In Spring of 1996, I was a pretty intense Type A sort, working in medical editorial, driven by the almighty deadline. My boss, a physician from India, didn’t play into such physical world dramas, and one day when I had probably had one cup of coffee too many, and was chomping at the bit to select manuscripts for the next issue, he suggested that I learn to meditate. As only a dedicated Type A New Yorker could respond, I said, “I don’t have time for that stuff.” He nodded, smiled graciously, and said, “Precisely when you need to do it most.”

Some weeks later, I found myself in an independent bookstore on Long Island that was closing its doors. Everything was marked down. “Misplaced” in the literary fiction section was this book, facing outward so the title boldly stared me in the eye. It read, “Wherever You Go, There You Are.”

I was fond of the Clint Black song by the same name that was popular at the time. So I took the book off the shelf.

It turned out to be about Zen Meditation. I recalled my boss’s recommendation. The book was half price. What did I have to lose? I bought it. I opened it when I got home and devoured it. It was the first thing that made sense to me in a long, long while.

That book altered the course of everything that followed.

Three months later, I received a phone call at work — a defining moment for which nothing could have ever prepared me. I learned of the death of a childhood friend who was only 30 years old. It was impossible to breathe. Sound distorted. Vision blurred. My mental focus was lost and stayed that way for months. I plunged into despair. And there was no consoling me. I wanted one last time with my friend. One last conversation. One last song sung together. One last moment of raucous laughter. One last hug.

There would be none.

It was my first adult journey into grief. And I had no resources to guide me, except for the daily Zen practice I had begun three months before. Practice grounded me. It calmed me. It slowed down my racing heart. The very thing I had told my boss “I didn’t have time for” was the very thing I made time for — now twice a day. And eventually practice acquainted me with the peace of letting go. That process took nearly a full year.

But my opportunity to cultivate my energy wouldn’t end there.

But for a half hour, it would have been the first anniversary of my friend’s death. I was driving home from my grandmother’s house after her funeral, a funeral which came after an arduous two weeks of her failing health. During those weeks, I watched my grandmother decline in a hospital bed and stood by my mother and helped her make the decision to remove her mother from life support. I was present when she died. I saw her spirit leave her body. Although I told myself I had imagined that. The thing was back then, if you had asked me the point from which the spirit left the body, I would have said the crown. Because back then, even though I was meditating, I still lived wholeheartedly in my mind. The problem was, the gold spiral of energy I saw leave my grandmother’s body just before she flat-lined? It rose above her heart.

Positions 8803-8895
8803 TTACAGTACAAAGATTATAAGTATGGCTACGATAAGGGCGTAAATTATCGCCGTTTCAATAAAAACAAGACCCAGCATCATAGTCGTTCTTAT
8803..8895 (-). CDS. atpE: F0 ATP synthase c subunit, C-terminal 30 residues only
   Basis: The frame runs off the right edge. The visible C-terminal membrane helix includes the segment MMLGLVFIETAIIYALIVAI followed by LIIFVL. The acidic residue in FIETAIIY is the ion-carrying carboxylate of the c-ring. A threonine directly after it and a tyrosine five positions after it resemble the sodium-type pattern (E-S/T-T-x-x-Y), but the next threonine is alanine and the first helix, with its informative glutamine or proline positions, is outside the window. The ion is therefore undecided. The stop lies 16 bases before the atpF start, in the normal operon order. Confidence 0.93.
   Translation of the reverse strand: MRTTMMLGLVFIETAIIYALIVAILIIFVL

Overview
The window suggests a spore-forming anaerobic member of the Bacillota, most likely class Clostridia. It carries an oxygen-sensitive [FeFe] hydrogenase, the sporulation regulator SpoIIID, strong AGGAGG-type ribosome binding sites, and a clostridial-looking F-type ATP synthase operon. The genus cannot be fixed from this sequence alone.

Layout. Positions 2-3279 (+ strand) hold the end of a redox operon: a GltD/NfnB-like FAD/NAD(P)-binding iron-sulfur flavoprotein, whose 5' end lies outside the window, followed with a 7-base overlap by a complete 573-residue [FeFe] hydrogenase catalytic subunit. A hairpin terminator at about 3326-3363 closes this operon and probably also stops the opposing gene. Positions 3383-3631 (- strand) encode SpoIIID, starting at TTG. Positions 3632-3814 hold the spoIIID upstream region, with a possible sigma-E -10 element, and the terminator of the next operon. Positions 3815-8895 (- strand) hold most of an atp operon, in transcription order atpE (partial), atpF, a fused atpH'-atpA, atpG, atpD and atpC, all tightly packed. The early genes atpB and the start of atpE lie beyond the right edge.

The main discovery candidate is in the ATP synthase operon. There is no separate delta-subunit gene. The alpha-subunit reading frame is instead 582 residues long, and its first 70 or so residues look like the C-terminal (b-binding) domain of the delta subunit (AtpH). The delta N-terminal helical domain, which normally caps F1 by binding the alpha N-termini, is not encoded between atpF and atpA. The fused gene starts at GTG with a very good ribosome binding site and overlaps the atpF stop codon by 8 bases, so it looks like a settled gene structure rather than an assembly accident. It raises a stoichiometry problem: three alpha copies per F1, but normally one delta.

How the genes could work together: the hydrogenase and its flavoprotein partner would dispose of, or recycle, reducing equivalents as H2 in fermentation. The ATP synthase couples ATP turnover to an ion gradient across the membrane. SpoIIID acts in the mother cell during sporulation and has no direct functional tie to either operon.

I was beyond thinking about it. I was emotionally drained. And I was making the journey into another layer of grief.

That night after the funeral, I was only about 15 minutes from home when traffic came to a stop at a construction site on the northbound Sagtikos Parkway.  I saw the cars in my rear view mirror cascading off the road as they were struck one by one, a ballet of headlights as cars were pushed onto the shoulder in a surreal blur. I remember bracing against the steering wheel and the brake pedal. And then the unforgiving sound and feel of metal hitting metal as my car was struck hard by the drunk driver, propelling my car into the car ahead of me, which my then husband was driving. I remember the sensation of my body moving upward against the strain of my seat belt. Then a violent slam back down into my seat. And then nothing.